To wrap up I can’t emphasize this enough – do some test sewing on a scrap. Once I had the setting correct for the fabric, sewing it was a pure joy. I am very partial to fabric that responds well to a steam iron and this fabric just loves the iron.
Sewing Construction Details
For interfacing I used a lightweight woven interfacing on the facing and cuffs. I finished all seams with an overlocker in orange tone threads for a bit of contrast. I staystitched the v neckline to keep it laying flat against my body. This is a necessary technique for wide necklines.
It turned out a beautiful top that is striking in its simplicity.
I styled my top with my handmade trousers in black cotton sateen and black wedges. With the tie belt I not only look chic, I also feel chic. Win/Win! But more importantly the fabric feels lush against the skin - like a summer’s cloud kiss. Perfect for hot summer days when you want something breathable and light. I can see this working with a red linen skirt or culottes. Team with some wide legs pants for a sophisticated look.
Thanks for stopping by!
Posted in Projects on Tuesday the 25th June 2019 by Vicki Ormerod
Sometimes you see a fabric and know instantly what to make with it - that was what happened with this fabric from Minerva. It's a stunning floral Cotton Jersey Fabric with a black background and fuchsia pink flowers all over it. I just love the contrast in this print, the colours are so vivid and bright! So... perfect for a jumpsuit you might say?!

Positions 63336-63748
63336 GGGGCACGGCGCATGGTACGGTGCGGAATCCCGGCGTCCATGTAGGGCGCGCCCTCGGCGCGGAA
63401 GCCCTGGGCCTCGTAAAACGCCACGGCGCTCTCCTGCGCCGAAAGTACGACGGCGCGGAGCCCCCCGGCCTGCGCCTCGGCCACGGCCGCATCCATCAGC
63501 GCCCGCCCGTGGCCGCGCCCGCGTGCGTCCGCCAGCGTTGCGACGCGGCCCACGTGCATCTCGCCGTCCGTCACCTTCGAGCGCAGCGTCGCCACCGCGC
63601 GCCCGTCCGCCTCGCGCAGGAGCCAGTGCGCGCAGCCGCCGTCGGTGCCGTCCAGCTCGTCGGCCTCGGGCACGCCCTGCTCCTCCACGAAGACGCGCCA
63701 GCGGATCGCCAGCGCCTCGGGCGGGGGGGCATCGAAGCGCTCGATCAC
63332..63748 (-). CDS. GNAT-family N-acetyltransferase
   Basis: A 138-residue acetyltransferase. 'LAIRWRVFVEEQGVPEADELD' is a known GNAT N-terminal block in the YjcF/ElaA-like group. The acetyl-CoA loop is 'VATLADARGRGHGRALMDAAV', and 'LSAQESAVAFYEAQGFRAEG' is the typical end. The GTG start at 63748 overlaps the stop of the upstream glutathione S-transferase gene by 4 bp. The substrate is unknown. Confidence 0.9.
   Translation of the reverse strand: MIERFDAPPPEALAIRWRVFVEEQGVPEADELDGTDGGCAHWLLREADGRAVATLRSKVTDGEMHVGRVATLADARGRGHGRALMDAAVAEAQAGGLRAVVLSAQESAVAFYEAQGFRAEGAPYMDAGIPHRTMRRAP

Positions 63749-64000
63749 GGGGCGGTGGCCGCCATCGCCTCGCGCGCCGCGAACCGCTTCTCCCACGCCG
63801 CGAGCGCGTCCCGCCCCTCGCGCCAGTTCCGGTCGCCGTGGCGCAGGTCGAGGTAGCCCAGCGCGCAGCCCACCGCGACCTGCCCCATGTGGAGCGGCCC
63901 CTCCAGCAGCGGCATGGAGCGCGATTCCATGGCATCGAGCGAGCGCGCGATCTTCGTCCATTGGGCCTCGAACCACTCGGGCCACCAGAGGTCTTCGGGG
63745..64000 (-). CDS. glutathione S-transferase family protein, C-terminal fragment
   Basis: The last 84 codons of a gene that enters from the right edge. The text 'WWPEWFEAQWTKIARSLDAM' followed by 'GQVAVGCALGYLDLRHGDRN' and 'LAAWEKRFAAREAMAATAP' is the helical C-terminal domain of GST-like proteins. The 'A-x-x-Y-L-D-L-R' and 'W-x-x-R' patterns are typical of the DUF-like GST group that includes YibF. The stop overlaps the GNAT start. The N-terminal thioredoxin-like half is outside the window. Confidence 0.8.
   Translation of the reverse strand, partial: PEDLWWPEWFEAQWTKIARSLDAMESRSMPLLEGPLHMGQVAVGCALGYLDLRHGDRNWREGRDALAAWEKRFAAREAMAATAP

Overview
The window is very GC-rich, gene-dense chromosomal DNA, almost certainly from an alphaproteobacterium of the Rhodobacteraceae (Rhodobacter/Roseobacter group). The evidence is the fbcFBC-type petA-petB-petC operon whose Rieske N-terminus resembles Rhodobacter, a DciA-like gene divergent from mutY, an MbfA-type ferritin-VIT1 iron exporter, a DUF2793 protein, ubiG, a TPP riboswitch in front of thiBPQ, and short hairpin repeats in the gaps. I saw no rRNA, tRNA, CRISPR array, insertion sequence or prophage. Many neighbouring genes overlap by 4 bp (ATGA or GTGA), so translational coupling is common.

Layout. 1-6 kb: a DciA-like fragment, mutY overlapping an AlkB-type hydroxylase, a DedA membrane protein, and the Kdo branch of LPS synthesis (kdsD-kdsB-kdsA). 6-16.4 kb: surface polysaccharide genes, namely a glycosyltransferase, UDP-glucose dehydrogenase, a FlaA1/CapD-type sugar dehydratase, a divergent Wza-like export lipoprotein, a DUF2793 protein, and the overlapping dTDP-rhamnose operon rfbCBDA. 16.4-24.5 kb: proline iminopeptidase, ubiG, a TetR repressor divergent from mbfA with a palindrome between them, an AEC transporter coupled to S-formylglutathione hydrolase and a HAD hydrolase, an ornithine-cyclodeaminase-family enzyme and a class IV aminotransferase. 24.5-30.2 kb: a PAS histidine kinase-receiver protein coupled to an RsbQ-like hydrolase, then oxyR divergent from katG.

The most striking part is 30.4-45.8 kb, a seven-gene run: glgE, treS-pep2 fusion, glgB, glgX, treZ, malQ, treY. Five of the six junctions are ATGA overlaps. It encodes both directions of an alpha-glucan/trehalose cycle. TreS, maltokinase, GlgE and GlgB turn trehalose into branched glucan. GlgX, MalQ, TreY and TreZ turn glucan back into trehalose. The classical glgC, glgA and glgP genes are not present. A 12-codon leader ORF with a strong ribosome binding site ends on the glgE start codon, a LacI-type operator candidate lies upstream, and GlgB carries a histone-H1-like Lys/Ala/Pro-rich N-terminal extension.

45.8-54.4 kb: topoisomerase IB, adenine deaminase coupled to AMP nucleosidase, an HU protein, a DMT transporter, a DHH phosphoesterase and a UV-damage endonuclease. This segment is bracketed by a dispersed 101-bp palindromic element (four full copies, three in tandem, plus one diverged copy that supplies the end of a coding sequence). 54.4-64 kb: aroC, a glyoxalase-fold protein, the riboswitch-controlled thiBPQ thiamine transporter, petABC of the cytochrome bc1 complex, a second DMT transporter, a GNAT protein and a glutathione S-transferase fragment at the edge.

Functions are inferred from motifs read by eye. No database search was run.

That's what I thought anyway, jumpsuits are storming the sewing nation this year and the latest release by Deer & Doe does not disappoint - the Sirocco Jumpsuit. It's a mock wrap jersey jumpsuit pattern with pleats at the front and back bodice and front leg waist seam and darts at the back leg waist seam. It has slanted front pockets too which tie in nicely with the pleats and the legs taper toward the ankle. It is also finished with a wide neckband and short sleeves.
Looking at the finished size measurements you could be forgiven for being a bit confused - there's a lot of negative ease at the waist! So the recommendation is to use a fabric with 60% stretch and I would definitely abide by this! The cotton jersey I used just about had this amount but it was close. So I decided to size up at the waist from what I would normally make just to be sure. This meant I cut a 34 at the bust and hip and a 38 at the waist. The final waist measurement for this was 23 inches so I cut a scrap of fabric this length and just made sure it stretched around my waist ok.